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#BehindtheSelfie: Tumelo Mashabela, managing director of Tshaya Mashabela Attorneys

Tumelo Mashabela, managing director of Tshaya Mashabela Attorneys, plays her role well in shaping the world of IP Law.
Image supplied: Tumelo Mashabela, managing director of Tshaya Mashabela Attorneys
Image supplied: Tumelo Mashabela, managing director of Tshaya Mashabela Attorneys

She has mentored a number of young engineers through her work with The Innovation Hub, an initiative by the Gauteng government that promotes economic development and competitiveness through fostering innovation and entrepreneurship.

In addition, Mashabela provides training at Wipo Summer School, which is a two-week summer school hosted by the Department of Trade and Industry (DTI) and National Intellectual Property Management Office (Nipmo) in collaboration with the World Intellectual Property Office and Japan Patent Office.

IP law is an integral part of the creative industry. We spoke with her to find out more about who she is, how IP law falls into creativity and what she does in her spare time…

Tell us a bit more about what you do?

As a registered patent attorney, I am actively involved in promoting and raising awareness about the significance of intellectual property (IP) for businesses, regardless of the size and the bottom line. This is because most businesses fail to realise the importance of using IP to support their business objectives.

I am also a businesswoman, owner and director of Tshaya Mashabela Attorneys – a law firm that assists businesses to identify, protect and commercialise their IP.

What’s really behind your selfie?

An ambitious, bold, and focused woman who was born and bred in the township of Mamelodi.

Growing up, what did you want to do?

A nurse and then at some point, I also wanted to be an attorney that specialises in children’s rights.

How did you end up doing what you do now?

While working as an engineer for my bursary provider, I noticed that the company wasn’t doing enough regarding the protection of its innovative solutions. This was concerning and prompted me to investigate a career path I could take to qualify as a patent attorney.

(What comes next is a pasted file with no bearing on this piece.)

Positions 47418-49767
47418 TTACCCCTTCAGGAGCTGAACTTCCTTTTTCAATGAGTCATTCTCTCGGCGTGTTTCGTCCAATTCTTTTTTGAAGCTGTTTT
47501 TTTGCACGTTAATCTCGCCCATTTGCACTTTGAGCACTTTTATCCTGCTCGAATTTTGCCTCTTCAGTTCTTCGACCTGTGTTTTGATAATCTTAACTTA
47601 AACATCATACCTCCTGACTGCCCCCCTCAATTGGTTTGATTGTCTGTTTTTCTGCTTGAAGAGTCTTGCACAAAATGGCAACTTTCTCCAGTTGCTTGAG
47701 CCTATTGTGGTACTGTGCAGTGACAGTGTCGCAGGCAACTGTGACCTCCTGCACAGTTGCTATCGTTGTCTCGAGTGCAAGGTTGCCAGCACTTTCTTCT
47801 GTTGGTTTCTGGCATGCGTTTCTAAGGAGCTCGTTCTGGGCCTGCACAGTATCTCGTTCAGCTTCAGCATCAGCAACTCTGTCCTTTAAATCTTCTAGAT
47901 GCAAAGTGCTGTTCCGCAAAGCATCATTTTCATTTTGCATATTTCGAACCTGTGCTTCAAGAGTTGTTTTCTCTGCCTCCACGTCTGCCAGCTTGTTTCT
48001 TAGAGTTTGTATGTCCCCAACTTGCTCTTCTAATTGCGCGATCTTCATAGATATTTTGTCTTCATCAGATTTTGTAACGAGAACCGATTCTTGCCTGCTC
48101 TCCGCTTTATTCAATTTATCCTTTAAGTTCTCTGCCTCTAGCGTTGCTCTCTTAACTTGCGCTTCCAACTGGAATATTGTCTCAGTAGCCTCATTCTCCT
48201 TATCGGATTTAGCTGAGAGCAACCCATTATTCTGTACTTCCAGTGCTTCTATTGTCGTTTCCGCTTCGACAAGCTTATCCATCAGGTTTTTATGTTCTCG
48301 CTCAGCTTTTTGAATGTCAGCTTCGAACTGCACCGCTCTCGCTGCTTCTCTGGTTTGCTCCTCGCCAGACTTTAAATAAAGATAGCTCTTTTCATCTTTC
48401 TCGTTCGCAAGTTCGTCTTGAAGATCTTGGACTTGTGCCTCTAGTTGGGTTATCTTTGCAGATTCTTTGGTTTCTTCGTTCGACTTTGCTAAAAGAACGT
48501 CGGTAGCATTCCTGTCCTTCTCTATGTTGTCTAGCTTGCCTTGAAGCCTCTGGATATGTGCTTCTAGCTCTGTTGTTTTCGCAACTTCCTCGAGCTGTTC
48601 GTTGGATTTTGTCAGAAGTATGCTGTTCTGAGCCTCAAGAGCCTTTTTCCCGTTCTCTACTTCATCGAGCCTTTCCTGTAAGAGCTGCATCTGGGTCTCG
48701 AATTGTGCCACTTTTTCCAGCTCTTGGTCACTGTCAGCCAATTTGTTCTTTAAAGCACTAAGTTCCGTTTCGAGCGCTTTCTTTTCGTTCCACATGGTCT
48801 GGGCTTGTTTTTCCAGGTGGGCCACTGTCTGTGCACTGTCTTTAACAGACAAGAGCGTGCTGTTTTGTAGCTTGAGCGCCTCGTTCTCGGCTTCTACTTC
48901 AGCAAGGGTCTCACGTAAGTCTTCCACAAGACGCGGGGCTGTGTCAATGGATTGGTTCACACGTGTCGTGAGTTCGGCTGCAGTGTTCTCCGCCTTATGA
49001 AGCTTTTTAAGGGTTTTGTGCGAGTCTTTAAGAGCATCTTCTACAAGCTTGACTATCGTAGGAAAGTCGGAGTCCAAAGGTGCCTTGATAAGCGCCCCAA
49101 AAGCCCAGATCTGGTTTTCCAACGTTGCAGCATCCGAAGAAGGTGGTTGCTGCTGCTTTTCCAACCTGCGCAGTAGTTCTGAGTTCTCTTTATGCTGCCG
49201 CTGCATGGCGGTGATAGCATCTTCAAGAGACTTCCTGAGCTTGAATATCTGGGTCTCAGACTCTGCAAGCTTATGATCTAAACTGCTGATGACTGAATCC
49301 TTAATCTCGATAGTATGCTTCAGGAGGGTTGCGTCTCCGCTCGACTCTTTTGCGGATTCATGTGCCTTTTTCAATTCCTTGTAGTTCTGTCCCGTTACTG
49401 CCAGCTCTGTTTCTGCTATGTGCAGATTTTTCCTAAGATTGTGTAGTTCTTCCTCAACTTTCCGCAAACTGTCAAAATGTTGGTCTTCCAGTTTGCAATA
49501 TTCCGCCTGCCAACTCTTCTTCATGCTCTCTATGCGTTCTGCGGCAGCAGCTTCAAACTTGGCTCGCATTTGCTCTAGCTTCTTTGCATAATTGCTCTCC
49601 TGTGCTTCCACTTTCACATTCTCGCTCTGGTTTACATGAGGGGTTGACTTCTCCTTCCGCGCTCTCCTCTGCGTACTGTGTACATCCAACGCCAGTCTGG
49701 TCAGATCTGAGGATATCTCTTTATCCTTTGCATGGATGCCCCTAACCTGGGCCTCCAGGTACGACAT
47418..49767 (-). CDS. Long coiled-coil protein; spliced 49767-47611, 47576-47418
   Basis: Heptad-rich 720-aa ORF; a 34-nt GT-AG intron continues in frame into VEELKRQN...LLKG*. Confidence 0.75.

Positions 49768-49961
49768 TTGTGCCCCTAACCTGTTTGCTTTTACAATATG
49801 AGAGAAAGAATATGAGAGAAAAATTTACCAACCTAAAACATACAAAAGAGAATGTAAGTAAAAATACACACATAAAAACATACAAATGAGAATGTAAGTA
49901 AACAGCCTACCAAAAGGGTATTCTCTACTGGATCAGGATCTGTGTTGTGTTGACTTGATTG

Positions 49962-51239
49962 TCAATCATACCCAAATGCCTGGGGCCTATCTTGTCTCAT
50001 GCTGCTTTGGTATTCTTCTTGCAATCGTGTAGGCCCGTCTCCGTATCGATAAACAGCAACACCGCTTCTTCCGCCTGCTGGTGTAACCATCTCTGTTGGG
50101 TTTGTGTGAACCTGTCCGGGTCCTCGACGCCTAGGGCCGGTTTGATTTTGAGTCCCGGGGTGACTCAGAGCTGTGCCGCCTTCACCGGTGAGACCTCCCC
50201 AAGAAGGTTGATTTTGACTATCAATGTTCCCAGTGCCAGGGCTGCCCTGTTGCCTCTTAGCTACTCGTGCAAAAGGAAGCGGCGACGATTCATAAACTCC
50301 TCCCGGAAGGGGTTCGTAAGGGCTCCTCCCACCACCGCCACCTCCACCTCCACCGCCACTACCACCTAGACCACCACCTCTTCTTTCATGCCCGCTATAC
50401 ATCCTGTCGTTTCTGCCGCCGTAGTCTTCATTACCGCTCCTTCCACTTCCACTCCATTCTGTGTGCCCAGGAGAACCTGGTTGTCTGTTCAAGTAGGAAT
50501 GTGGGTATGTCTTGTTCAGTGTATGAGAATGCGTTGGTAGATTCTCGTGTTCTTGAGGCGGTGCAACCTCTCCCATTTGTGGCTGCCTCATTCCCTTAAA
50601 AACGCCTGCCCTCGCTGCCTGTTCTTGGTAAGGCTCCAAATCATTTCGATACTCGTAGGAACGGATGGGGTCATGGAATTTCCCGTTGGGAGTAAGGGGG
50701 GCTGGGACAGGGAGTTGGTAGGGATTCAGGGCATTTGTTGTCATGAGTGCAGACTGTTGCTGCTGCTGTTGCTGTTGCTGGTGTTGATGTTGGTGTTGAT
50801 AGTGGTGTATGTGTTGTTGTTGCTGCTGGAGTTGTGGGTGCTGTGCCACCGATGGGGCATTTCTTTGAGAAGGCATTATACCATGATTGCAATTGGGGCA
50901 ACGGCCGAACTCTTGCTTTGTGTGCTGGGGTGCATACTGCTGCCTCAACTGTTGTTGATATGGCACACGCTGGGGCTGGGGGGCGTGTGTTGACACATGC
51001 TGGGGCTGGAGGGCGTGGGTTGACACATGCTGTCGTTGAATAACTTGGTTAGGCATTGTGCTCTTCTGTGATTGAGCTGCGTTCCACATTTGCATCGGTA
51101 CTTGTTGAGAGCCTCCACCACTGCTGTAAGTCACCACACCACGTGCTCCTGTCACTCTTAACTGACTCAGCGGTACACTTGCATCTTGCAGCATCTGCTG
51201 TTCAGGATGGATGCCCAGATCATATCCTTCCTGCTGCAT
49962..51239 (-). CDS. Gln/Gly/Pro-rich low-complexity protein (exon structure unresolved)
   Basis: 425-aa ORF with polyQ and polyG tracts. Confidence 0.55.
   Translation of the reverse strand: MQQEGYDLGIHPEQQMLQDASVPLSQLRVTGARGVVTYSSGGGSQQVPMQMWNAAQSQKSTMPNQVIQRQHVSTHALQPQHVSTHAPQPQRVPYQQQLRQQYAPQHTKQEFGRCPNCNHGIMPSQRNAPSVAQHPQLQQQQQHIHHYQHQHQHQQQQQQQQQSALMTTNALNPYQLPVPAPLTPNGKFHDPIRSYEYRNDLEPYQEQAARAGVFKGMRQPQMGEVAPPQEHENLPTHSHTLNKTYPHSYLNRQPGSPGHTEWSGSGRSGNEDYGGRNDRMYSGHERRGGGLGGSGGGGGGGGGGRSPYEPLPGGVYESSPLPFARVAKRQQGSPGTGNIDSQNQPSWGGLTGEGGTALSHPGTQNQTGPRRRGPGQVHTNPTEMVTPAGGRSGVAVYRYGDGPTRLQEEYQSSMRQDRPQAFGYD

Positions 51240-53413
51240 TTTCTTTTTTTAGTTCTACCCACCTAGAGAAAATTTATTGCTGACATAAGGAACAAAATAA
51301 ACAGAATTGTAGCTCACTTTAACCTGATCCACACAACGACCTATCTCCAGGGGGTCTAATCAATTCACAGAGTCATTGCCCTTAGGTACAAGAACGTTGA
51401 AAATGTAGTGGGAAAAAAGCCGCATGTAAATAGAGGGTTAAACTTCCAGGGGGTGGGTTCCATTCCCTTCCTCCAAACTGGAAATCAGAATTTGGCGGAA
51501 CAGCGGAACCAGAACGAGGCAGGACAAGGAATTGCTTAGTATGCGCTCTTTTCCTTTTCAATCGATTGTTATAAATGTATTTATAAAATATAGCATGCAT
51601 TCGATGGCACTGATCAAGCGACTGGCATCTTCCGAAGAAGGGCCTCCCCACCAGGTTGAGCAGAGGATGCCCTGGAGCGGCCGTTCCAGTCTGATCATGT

I was so excited when I realised that a degree in engineering or science in addition to a law degree is required to become a patent attorney because that meant my engineering qualification didn’t go to waste.

Tell us a bit about some highlights of your career.

IP law is mainly a male-dominated field therefore I am proud to have qualified as the first Black African female patent attorney in South Africa in 2009.

Other highlights include seeing Tshaya Mashabela Attorneys grow throughout the years and now provide specialised services to some of the big companies in South Africa and internationally.

Could you tell us more about the importance of IP law in connection with the creative industry?

The importance of IP law in the creative industry cannot be understated as it determines the ownership of creative work, allows a creator to decide as to who can use that work and enables the creator to be able to obtain financial benefits from their creative work.

IP law enables a creator to protect his/her innovative creation through various IP rights, which allows the creator to have exclusive rights to their innovative creation. For example, an author can obtain the protection of their books through copyright and a fashion designer can protect their new patterns of garments through registered design. The brands under which these creatives differentiate their goods and/or services for other creatives can be protected by a trademark.

IP rights encourage creators to be creative by providing them with the protection of their rights which can assist them to generate income from their talents through transactions such as licensing and selling (assignment). For example, a creator can license their IP rights in exchange of a royalty. In other instances, the creator can sell their copyrighted books to a film production company where the books are subsequently reproduced in a form of a film, in exchange of a lump sum and/or royalty.

Since Covid-19, the creative economy has been in the spotlight where not only mainstream creatives but also people, in general, tapped into their creative abilities and were putting their work on public platforms to be consumed by everyone in South Africa and internationally. It is thus very important for such creatives to understand their IP rights associated with each of their work and conclude transactions that will be beneficial to them.

When you’re not busy working, what do you do? How do you socialise these days?

I enjoy spending time with my three beautiful children, and husband. We have a family bucket list and are always ticking things off it.

I also always aim to spend at least an hour every day at the gym, which I call my ‘me’ time.

What are you watching/reading/listening to right now?

I’m currently reading Lead Like A Woman by Deborah Smith Pegues, and this book is teaching me that it is fine to lead like a woman.

To connect with my daughter, I try to listen to the music that she is listening to and currently it’s a South Korean girl band called Blackpink.

Give us some of your best loadshedding survival tips?

  • Stay up to date with the schedule as it will enable you to plan your day.
  • Invest in a solar power system if your budget allows.
  • Always charge your phone while you are in the car driving.

About Emily Stander

Lifestyle Editor and M&M Assistant at Bizcommunity | My first loves are writing, music and video games | Get in contact:

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